PREVOR in Bangladesh
Serving Humanitarian Aid Organisations
Violence is in the news more than ever before.
There are some types of violence that are often discussed and other types which are more hidden and insidious. Every year, hundreds of women and/or children are victims of chemical attacks by members of their family circle. This is notably the case in Bangladesh, but it also occurs in India and in some Caribbean countries.
Because of a lack of immediate effective patient management, unacceptable ocular and cutaneous after-effects are generated. These are added to the major psychological difficulties and to social exclusion which are often insurmountable. Lives suddenly become living nightmares.
The Acid Survivor’s Foundation (ASF), founded in 1999, has determined it’s goal to be the registration of all types of acid attacks, principally sulphuric and nitric, to guarantee medical attention, to collect funds and to co-ordinate the accompanying actions of victims of these attacks so that the horror is not forgotten.
ASF strives for the improvement of medical follow-up care and the healing/repairing of damaged tissue with, in Dhaka, a permanent reception facility and a team of plastic surgeons. To accompany victims in their psychological counselling, legal recourses and to promote their reinsertion into society. For earlier and more effective victim management, by means of information about prevention available to the people concerned (notably insisting on the utmost importance and necessity of emergency washing), and by the progressive establishment of local medical management units across the country.
PREVOR, committed to helping those who suffer from chemical burns has put its research and investigative resources at the disposal of the ASF to improve initial and secondary patient management (pain, inflammation, re-infection and healing), all while reducing costs.
In February 2006, a scientific and medical team from our research laboratory travelled to Bangladesh to create a partnership with the ASF and the Burn Centre at the Medical College Hospital in Dhaka.
The conclusions of the clinical study carried out by Dr. H. Merle in association with all the actors in patient management in Martinique, shows the benefits of delayed treatment, both at the location of initial treatment and at the hospital, of chemical ocular burns.
Better results are obtained with:
- initial decontamination with DIPHOTERINE® solution compared to saline solution,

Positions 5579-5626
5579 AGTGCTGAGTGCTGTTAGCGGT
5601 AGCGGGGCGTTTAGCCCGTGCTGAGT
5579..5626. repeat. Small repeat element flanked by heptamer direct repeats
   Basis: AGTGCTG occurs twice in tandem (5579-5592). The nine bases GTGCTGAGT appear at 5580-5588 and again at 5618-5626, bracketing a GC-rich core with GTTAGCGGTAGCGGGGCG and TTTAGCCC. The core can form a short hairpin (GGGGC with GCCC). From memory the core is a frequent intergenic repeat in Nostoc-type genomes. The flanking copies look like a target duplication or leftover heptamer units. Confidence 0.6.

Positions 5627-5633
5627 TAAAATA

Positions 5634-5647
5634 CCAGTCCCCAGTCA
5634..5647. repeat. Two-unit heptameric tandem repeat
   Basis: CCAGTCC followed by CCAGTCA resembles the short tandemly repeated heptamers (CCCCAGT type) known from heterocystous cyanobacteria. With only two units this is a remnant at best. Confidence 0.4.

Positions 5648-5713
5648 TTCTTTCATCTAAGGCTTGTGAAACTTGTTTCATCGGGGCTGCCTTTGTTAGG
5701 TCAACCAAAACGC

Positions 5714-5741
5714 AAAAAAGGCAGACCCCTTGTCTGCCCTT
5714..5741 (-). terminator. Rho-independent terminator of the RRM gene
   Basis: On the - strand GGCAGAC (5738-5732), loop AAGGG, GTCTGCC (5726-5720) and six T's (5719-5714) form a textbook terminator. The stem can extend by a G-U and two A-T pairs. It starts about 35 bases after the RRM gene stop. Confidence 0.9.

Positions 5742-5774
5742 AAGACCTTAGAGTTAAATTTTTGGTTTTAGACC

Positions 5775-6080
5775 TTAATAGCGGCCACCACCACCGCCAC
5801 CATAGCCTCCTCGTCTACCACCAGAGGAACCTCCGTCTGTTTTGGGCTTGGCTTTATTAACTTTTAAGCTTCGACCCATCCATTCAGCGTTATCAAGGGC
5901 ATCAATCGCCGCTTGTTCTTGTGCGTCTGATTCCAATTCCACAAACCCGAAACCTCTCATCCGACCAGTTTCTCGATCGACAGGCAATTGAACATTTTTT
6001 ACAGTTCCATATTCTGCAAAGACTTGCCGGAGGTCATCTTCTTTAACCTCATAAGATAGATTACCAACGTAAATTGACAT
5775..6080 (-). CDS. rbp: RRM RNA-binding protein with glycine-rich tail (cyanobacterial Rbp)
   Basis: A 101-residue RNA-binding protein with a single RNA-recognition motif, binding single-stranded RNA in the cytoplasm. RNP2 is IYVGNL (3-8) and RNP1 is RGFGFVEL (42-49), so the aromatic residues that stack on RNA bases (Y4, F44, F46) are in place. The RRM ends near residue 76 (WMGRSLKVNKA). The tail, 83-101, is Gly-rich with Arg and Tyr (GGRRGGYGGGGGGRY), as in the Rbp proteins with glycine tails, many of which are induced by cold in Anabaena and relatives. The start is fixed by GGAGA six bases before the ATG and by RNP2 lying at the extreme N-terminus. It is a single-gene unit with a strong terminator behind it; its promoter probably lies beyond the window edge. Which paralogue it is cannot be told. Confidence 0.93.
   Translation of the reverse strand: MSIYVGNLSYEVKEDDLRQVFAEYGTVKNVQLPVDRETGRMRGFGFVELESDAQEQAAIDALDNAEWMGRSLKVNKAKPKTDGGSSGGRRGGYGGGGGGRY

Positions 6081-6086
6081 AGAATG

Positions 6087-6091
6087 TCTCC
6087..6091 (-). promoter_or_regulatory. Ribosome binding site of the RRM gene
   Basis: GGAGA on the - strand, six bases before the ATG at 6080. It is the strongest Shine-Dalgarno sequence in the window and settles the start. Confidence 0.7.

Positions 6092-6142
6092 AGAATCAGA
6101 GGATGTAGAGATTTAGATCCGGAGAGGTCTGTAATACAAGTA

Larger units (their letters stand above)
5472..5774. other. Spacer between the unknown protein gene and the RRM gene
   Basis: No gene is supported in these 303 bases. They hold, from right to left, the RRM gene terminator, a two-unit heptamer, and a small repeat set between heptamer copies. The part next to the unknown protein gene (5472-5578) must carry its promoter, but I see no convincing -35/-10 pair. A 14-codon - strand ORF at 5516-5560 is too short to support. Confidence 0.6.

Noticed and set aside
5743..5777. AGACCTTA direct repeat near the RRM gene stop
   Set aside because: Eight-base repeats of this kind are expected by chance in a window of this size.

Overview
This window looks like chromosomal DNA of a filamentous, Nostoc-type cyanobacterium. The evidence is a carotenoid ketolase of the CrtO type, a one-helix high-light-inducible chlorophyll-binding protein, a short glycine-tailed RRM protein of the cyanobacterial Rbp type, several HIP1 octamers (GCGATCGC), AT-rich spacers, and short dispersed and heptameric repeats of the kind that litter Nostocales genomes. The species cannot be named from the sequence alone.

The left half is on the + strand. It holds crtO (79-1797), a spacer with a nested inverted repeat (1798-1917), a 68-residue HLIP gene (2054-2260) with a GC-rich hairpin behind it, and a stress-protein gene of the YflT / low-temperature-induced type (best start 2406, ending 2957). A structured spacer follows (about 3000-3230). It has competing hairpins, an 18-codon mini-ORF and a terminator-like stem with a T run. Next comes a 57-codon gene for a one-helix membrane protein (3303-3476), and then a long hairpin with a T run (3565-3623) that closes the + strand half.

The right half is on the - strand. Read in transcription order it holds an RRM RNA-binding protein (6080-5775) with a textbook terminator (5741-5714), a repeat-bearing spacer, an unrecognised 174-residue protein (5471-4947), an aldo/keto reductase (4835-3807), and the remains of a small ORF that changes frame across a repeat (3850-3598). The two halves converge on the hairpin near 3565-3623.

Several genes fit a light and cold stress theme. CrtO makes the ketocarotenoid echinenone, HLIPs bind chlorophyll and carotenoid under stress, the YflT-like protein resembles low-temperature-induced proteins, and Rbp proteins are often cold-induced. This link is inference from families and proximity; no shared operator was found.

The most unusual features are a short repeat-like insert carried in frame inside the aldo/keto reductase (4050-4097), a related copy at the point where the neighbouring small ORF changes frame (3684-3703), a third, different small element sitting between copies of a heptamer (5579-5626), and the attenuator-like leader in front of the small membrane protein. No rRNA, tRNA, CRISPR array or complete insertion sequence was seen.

- an evaluation of the seriousness of the burn,
- a treatment applied according to the seriousness of the burn.
This treatment, notably combining vitamin C and local corticoids, allows the inflammation to be controlled and optimises healing. This study has also showed that the advantage of the DIPHOTERINE® solution versus saline solution is a more rapid reepeithelialisation with a decrease in the number of complications.
These results are explained by the need for the decontamination of an active chemical on the tissues, even if it is delayed.
The PREVOR research team and its network of international medical experts have proposed a protocol adapted to the Bangladesh problem. The protocol has been finalised with the approval of the ASF as follows:
- washing procedure,
- management of pain and inflammation,
- associated treatments,
- with the goal of making patient management easier and reducing side-effects.
After receiving the approval of scientific experts and the ethical commission, the project will begin, lasting for a period of 6 months. It should allow a solution to be found, not only for the people of Bangladesh, but also for the citizens all other countries where this particularly extreme type of violence occurs.
We hope to contribute to the prevention and a reduction in the number of side effects due to these extremely severe and mutilating burns. We also aim to significantly improve the healing process.
All of this because of:
- the reduction of the contact time of the chemical with the tissues,
- the optimisation of the effectiveness of the initial washing,
- the secondary application of associated therapeutic protocols.
In the long term, it is hoped that our work will reinforce the fundamental advancements already established by ASF’s multidisciplinary team in the areas of prevention, healing, legal aid and social services. The common goal being to give back to women and children, the principal victims of these attacks, their dignity, legal rights and a place in both their families and the greater society as a whole.